Contactors tend to be a more 'professional' product, better specified, easier to use in a system, more expensive. The system designer will tend to use contactors, the module designer will tend to use relays, for reasonable meanings of module and system.
Contactors are more likely to be specified to be properly off when off, maintaining adequate contact separation to permit working on downstream equipment, which relays will not be.
Relays can be put in parallel to improve their carrying current, if you dress the lead lengths properly.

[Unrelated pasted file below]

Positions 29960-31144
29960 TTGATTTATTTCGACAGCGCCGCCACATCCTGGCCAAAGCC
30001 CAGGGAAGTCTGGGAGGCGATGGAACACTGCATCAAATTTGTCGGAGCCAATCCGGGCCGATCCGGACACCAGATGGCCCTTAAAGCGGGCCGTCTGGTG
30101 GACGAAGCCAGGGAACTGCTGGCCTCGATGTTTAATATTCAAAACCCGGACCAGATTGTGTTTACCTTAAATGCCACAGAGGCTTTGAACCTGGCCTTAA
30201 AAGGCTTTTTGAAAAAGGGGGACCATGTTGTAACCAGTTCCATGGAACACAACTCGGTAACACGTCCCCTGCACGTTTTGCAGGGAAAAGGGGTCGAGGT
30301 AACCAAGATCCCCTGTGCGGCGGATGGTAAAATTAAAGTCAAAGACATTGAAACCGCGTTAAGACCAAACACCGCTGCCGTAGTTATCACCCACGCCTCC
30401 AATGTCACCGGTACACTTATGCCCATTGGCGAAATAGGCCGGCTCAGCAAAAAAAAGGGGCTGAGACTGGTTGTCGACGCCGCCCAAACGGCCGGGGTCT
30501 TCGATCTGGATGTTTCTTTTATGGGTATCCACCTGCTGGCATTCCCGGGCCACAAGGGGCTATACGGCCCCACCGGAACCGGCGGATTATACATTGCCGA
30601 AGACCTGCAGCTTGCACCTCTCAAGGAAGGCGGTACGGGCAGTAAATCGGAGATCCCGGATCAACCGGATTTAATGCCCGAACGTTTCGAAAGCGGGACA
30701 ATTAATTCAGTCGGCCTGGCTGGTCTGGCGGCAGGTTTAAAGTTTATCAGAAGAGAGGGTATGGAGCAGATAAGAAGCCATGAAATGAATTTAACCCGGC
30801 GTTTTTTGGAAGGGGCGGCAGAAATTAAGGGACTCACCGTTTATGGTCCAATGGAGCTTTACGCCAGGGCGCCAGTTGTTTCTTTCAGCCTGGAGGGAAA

Relays should never be expected to improve on their switching current if used in parallel, because of timing. One set of contacts will be making first, or breaking last, and it's this set that will see all the wear, and fail very early. If it fails short, you'll notice, but if it fails open, you won't, as another relay will take over on point. This is the so-called 'zip fastener' failure mode, as one by one, all the damage is concentrated in each relay in turn.